This is the 20th part of a series of posts adapted from a paper I presented at a New Covenant Theology think tank in upstate New York in July 2010.
As we noted from the writings of Thomas Schreiner in our previous installment, Paul doesn’t give us commands, or imperatives, in the form of laws, but rather as based in the indicative — that is, in our position in Christ. Paul exhorts us to be who we now are.
In addition to those previous examples, we can also look to Paul’s letters to the Ephesians and Colossians for imperatives grounded in the indicative.
:  I therefore, a prisoner for the Lord, urge you to walk,” (imperative), “in a manner worthy of the calling to which you have been called,  with all humility and gentleness, with patience, bearing with one another in love,  eager to maintain the unity of the Spirit in the bond of peace,” (indicative).
4:1 I therefore, a prisoner for the Lord, urge you to walk in a manner worthy of the calling to which you have been called, 2 with all humility and gentleness, with patience, bearing with one another in love, 3 eager to maintain the unity of the Spirit in the bond of peace. (ESV)
This is the 19th part of a series of posts adapted from a paper I presented at a New Covenant Theology think tank in upstate New York in July 2010.
We certainly are given imperatives — commands — in the New Testament. Indeed, many imperatives are included in Paul’s epistles.
But it is vitally important to understand that Paul’s imperatives are not in the form of laws, but are imperatives that are dependent upon the indicative of the gospel.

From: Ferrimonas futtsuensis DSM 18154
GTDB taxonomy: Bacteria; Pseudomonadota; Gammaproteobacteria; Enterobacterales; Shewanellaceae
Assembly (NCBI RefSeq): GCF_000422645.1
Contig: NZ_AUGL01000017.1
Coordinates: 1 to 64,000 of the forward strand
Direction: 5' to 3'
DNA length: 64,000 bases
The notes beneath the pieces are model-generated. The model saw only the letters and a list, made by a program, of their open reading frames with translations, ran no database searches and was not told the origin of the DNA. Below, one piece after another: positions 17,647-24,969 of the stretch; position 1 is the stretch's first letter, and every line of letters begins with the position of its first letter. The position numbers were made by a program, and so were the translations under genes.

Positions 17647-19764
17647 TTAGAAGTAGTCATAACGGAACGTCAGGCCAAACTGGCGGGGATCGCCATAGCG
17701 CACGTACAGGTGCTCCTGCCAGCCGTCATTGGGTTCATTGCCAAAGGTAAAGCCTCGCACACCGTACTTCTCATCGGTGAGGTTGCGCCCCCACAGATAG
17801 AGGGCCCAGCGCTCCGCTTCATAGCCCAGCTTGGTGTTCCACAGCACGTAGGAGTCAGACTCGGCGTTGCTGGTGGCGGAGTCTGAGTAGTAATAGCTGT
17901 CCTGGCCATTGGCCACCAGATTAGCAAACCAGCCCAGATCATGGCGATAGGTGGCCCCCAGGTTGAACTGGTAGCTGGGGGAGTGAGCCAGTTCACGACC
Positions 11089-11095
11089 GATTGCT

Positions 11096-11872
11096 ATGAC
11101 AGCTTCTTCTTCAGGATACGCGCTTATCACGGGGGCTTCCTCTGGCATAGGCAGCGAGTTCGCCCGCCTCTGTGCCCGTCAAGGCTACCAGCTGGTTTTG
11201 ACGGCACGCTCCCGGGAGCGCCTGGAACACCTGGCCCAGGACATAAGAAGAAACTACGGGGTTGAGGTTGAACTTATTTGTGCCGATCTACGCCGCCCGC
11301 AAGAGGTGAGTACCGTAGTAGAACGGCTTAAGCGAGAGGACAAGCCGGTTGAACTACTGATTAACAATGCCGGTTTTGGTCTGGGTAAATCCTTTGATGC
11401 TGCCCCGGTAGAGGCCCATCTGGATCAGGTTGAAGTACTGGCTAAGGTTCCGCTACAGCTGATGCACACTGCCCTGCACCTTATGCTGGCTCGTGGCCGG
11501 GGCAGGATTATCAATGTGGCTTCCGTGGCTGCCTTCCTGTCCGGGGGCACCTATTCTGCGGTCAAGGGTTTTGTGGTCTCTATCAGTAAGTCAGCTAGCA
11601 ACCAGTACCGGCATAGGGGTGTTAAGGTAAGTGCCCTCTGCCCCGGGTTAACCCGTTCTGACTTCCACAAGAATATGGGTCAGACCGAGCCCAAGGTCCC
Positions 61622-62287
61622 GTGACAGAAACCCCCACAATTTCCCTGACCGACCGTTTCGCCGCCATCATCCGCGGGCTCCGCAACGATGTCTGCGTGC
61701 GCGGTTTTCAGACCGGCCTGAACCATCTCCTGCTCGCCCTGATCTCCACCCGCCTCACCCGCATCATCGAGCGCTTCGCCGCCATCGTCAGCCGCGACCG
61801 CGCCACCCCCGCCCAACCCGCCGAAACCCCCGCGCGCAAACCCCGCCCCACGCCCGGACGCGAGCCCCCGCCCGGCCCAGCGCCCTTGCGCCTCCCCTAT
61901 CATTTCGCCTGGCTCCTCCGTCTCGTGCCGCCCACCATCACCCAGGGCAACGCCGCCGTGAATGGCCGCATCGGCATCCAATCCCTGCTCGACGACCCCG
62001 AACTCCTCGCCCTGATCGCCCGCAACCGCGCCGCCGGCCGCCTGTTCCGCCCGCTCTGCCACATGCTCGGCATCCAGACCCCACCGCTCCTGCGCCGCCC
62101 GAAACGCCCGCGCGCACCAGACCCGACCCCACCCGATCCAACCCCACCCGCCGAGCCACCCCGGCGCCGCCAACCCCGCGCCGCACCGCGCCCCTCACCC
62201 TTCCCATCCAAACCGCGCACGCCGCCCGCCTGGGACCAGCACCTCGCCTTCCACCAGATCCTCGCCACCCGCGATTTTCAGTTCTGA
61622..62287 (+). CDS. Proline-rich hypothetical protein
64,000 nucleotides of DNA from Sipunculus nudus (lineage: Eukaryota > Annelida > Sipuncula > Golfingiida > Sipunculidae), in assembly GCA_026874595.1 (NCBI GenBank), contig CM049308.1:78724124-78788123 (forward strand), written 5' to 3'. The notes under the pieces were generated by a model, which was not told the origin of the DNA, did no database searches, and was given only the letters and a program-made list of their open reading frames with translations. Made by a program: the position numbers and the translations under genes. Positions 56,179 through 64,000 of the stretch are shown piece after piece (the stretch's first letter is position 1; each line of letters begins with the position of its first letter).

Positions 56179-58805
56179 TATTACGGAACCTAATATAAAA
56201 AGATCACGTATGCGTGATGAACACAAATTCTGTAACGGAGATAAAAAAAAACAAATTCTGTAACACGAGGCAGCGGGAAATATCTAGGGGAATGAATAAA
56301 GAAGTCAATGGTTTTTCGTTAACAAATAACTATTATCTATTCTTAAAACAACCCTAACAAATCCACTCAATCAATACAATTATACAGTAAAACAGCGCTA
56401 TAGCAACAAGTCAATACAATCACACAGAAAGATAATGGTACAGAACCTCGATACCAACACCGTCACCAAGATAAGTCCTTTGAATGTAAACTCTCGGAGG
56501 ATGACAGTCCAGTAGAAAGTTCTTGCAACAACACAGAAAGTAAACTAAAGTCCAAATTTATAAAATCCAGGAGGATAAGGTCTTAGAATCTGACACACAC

Professor and theologian Thomas Schreiner explains:
Paul’s exhortations do not fall prey to legalism, for they are rooted in his gospel and the promises of God. Another way of saying this is that the imperative (God’s command) is rooted in the indicative (what God has done for believers in Christ). Believers are saved, redeemed, reconciled, and justified even now, and yet we have seen that each of these blessings is fundamentally escahatological. Believers are already redeemed, and yet they await final redemption. Justification belongs to believers by faith, and yet they await the hope of righteousness on the last day (). Believers would not need any ethical exhortations if they were already perfected. But in the interval between the “already” and the “not yet,” ethical exhortation is needed. If the priority of the indicative is lost, then the grace of the Pauline gospel is undermined. The imperative must always flow from the indicative. On the other hand, the indicative must must not swallow up the imperative so that the latter disappears. The imperatives do not compromise Paul’s gospel. They should not be construed as law opposed to gospel. The imperatives are part and parcel of the gospel as long as they are woven into the story line of the Pauline gospel and flow from the indicative of what God has accomplished for us in Christ.